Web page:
by Christopher Harbin

This content is part of a series.

Wealth (4 of 7)
Series: We Don't Like Jesus
Christopher B. Harbin
Matthew 6:1-4, 19-21, 24

For part four of this series, we turn to how Jesus addressed wealth. In so many ways, this is one of the touchier topics, for we tend to get very antsy when preachers and churches turn to finances. The main issue we have with it is that we want to hand onto our financial resources and perceive that others want to take them from us. Letting Jesus have his say to economic issues feels very threatening to all too many of us.

We rather like the idea of being wealthy. It is part of our definition of the ''American Dream.'' The dream is that we might rise above the economic standing of others. We dream of being wealthier than others, but we don't put much thought into how striving to achieve the dream might impact those others we want to rise above. Jesus, however, would call us to a rather different set of priorities. The dream of the gospel would seem to clash with the principles of our dream.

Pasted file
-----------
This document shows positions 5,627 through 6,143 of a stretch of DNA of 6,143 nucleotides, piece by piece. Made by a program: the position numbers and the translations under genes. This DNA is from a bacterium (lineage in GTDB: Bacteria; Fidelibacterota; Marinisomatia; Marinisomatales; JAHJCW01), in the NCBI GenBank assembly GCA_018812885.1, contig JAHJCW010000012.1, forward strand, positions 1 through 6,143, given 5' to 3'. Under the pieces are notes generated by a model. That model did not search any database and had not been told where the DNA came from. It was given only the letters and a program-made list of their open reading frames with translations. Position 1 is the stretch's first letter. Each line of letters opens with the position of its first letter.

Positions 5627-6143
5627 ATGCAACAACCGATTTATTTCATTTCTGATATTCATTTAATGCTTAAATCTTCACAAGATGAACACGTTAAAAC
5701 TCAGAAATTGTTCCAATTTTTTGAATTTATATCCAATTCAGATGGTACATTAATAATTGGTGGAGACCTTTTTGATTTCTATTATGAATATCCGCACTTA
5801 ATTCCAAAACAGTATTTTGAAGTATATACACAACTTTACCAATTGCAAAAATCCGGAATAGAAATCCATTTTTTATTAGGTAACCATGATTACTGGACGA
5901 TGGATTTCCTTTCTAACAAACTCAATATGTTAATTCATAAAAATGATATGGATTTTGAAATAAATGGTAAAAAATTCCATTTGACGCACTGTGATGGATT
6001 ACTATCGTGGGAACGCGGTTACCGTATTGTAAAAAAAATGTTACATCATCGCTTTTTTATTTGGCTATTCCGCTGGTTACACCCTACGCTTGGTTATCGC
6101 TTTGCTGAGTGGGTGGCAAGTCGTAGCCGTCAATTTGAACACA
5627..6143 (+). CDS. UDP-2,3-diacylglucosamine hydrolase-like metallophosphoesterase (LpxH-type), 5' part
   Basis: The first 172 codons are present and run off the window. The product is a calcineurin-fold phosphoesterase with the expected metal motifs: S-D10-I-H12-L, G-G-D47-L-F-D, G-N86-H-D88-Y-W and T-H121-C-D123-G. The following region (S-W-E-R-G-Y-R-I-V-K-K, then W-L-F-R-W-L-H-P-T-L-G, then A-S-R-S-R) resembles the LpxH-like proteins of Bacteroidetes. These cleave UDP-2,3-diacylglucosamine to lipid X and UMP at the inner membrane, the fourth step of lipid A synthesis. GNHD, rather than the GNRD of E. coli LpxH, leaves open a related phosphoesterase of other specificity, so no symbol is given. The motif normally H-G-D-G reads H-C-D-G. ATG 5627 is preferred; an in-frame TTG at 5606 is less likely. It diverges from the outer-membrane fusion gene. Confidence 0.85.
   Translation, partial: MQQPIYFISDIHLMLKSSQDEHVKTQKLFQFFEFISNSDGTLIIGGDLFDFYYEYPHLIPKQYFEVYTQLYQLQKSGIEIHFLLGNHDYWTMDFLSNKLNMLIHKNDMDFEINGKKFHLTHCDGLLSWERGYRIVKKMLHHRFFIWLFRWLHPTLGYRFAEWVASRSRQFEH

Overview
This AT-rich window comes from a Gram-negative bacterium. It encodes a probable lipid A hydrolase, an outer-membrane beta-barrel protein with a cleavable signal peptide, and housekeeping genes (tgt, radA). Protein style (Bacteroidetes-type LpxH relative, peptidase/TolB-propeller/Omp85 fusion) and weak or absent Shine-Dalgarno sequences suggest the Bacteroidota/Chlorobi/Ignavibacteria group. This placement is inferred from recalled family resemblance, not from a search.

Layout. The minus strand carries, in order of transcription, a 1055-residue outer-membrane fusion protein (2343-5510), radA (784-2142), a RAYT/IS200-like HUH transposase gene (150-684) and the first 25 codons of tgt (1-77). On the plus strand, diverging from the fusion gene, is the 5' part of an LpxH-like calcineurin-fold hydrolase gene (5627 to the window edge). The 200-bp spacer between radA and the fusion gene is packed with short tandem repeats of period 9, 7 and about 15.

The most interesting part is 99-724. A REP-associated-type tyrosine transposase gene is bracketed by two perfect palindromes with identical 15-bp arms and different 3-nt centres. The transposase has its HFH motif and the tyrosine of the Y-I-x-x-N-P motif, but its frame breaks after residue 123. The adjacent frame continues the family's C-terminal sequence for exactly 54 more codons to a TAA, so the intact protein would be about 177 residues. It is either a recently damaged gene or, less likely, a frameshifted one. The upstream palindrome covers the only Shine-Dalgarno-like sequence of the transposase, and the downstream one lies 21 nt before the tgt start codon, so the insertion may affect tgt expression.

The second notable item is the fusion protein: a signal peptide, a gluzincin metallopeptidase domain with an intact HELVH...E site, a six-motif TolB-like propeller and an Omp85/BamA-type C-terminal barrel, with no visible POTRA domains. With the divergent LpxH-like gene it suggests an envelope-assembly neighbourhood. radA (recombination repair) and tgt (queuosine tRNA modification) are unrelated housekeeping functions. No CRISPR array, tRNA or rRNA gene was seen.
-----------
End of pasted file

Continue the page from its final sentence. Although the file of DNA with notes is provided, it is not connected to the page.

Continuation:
As Jesus begins discussing wealth in the Sermon on the Mount, his topic is actually putting our piety on display. From that perspective, he addresses the fact that our generosity toward the poor should have much more intentional focus on helping the poor than on using our gifts to advance our own interests. At first blush, his words may not appear to have much to say on the topic, but a deeper look tells us that the standard practice of the day focused much more on the giver than the receiver. Our society, however, focuses on the reverse.

We raise money for non-profits and community programs, only to place the names of donors in prominent places. While working to begin a Spanish-language church in South Carolina, I watched former members enter the building our mission had been given in order to remove memorial plaques from pews, windows, and other adornments of the sanctuary. In every case, these were records of specific donations to the church by various families. Like the b ...

There are 10573 characters in the full content. This excerpt only shows a 2000 character sample of the full content.

Price:  $4.99 or 1 credit